November 2020

Valves, Pumps and Turbomachinery

Advances in compressor anti-surge valve design enhance reliability and performance

Centrifugal and axial compressors are some of the most critical components used within a process plant to handle gases.

Haines, B., Nelson, M. P., Flowserve Corp.

Centrifugal and axial compressors are some of the most critical components used within a process plant to handle gases. These machines impart energy to the process fluid, helping create optimum process conditions while also allowing the transfer of fluid. They typically comprise a major portion of the equipment cost on a project and generally do not have spare or standby equipment. Proper operation of these machines is imperative to ensure that the entire plant runs safely and reliably.

However, these compressors can be exposed to surge events, which tend to have adverse effects on a compressor’s lifetime productivity. In some cases, the surge event can also be disastrous to the compressor, leading to extended periods of lost productivity.

Compressors are designed to take in energy from an external source (compressor driver) and transfer it to the process fluid to maintain a continuous and reliable flowrate. However, if the flowrate changes suddenly due to an upset condition elsewhere in the system, the compressor’s energy balance is disrupted, causing a reversal of gas flow, higher temperatures and increased vibration inside the compressor. When this happens, the blade stalls, causing the thrust and flow across the blade to stop. The cyclic reverse and normal flow inside the compressor result in forces hammering the bearings of the compressor. This occurrence is referred to as a surge event. Together, these conditions can lead to catastrophic compressor failure. This process can happen in seconds, making it difficult to react to—which puts not only the compressor, but also the entire operation, at risk. The latter scenario faces a high potential of resulting downtime and production losses. Operators must employ methods to protect the system from the dangers of surge.

A standard method to mitigate these risks is an anti-surge control system that controls the performance of the compressor through an anti-surge valve (ASV).

How anti-surge valves work

ASVs recycle media from the compressor’s discharge end back into the inlet when surge conditions are detected. By temporarily increasing the amount of material into the compressor, the pressures equalize and a blade stall is avoided. After the feed rate stabilizes, the ASV closes and the compressor returns to normal.

ASVs must be able to adjust the flowrate quickly and precisely before the compressor crosses the surge line. While ASV designs vary by manufacturer, all must meet certain critical aspects, including:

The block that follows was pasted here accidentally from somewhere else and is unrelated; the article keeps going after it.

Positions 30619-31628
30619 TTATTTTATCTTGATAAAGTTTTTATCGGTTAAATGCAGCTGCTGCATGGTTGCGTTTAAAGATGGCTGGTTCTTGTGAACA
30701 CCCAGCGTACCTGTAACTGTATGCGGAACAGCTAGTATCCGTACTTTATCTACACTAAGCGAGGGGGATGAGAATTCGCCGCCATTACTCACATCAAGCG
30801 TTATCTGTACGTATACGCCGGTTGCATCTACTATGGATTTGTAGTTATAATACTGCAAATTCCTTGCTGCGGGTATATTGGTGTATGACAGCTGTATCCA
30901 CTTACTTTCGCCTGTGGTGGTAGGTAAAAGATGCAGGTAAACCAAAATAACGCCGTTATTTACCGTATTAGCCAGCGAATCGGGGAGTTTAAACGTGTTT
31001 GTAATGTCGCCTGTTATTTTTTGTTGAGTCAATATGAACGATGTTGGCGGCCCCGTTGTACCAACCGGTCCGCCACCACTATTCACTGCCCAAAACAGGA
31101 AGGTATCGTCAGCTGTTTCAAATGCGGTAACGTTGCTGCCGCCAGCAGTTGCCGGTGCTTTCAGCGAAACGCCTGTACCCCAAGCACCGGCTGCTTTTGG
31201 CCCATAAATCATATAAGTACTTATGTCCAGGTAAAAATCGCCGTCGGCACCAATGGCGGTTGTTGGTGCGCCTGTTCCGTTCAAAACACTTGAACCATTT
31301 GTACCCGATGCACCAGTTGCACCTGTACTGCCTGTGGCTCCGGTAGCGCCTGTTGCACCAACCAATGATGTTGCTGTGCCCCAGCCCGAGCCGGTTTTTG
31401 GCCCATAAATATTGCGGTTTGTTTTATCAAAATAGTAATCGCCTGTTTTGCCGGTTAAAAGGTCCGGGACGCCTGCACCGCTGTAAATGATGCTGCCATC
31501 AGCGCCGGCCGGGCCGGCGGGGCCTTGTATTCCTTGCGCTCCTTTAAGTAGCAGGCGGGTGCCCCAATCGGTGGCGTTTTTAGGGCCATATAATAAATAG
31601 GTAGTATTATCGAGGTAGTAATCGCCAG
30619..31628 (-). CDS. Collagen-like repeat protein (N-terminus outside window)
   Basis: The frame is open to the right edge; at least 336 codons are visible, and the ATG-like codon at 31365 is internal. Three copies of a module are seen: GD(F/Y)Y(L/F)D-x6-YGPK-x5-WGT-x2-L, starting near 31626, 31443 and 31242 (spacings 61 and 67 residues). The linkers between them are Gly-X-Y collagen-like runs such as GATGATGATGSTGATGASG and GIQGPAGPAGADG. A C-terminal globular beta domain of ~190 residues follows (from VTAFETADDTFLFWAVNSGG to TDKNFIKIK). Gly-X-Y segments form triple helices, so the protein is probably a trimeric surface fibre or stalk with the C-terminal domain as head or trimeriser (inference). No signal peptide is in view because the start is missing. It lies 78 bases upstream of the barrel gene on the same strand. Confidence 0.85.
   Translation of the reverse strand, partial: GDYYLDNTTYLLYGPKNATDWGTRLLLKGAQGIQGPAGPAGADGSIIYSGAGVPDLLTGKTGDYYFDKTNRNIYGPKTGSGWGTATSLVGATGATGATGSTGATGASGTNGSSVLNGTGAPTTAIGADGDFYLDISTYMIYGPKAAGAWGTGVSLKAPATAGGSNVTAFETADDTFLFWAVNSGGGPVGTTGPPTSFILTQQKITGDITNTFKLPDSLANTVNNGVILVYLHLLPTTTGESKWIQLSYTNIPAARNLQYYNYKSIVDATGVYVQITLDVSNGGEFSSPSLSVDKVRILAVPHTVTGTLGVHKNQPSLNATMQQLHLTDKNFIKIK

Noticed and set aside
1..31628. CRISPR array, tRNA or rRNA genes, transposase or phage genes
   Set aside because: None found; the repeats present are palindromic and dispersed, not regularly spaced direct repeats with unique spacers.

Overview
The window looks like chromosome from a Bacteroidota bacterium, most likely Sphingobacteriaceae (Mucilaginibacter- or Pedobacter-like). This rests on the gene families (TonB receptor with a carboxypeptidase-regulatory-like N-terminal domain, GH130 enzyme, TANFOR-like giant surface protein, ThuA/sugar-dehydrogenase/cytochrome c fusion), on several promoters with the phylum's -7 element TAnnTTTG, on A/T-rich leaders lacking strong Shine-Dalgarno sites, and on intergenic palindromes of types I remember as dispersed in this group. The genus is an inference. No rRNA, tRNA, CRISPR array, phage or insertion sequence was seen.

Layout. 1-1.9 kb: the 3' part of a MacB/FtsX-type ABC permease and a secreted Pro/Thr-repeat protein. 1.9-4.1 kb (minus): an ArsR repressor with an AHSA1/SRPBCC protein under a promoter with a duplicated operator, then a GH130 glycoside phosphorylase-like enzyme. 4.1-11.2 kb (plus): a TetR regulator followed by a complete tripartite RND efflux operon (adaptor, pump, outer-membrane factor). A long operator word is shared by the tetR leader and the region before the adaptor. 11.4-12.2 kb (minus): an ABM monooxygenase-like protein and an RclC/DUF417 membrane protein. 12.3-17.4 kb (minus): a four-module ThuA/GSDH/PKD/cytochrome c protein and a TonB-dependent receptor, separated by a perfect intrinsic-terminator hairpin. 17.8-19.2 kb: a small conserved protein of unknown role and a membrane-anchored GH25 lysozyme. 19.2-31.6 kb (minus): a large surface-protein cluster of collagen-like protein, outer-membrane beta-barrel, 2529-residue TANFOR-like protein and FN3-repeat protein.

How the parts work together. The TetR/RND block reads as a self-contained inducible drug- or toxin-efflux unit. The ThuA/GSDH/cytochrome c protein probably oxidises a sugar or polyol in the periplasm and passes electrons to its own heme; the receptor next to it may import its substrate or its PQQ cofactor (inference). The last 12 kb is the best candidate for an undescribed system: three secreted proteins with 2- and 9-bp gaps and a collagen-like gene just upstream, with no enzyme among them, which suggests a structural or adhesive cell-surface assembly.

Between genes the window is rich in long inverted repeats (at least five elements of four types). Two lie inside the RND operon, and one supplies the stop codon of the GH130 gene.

• Valves must be able to provide precision control and stroke quickly and accurately
  • They must be simple to set up, tune and maintain
  • Each valve’s capacity must be sufficient to prevent a surge event
  • Valves must be able to attenuate noise to acceptable levels in high-pressure-drop and high-flow conditions
  • The valve and actuator design must be robust enough to prevent it from damaging itself during fast stroke events.

ASVs are a very important part of a compressor system, but every valve does not contain the same internal components, so it is important to understand what these components do and whether they are required for a particular application.

Positioner feedback mechanisms enable precise controllability

Operators must be able to precisely control an ASV’s stroke position to account for frequent small upsets. This gives operators the ability to make minor adjustments when running close to the surge line, allowing for enhanced productivity.

To ensure proper control, the positioner must receive accurate feedback to determine the current valve stroke position. A typical positioner has a feedback shaft that rotates as the valve strokes. The starting rotation angle of the positioner feedback shaft indicates the valve is closed, and the ending angle indicates the valve is open. Any angle between the starting and ending angles represents a certain percentage of the total valve stroke.

The mechanical linkage between the linear motion of the valve stem and the rotary motion of the positioner feedback shaft commonly consists of a take-off arm with a pin that rides in a slot. For control valves with strokes of 305 mm (12 in.) or longer, the typical positioner take-off arm is long, cumbersome and sensitive to vibration. Over time, excess vibration can cause the positioner to fall out of alignment, preventing its ability to accurately calibrate the valve stroke position.

For long stroke lengths, a more reliable configuration couples the rotary motion of the positioner feedback shaft to a tube with a helical slot mounted between two bearings. The axis of the tube is parallel to the valve stem. A take-off arm with a pin is mounted to the plug stem. As the valve stem moves, the pin rotates the tube, providing plug stem feedback to the positioner.

Valve design determines flow capacity

While the compressor is slowing down during an emergency event, the ASV opens, providing gas to the compressor inlet that maintains high flowrates in the compressor, preventing surges during the shutdown. In this case, the valve needs to deliver very high flows to the compressor very quickly.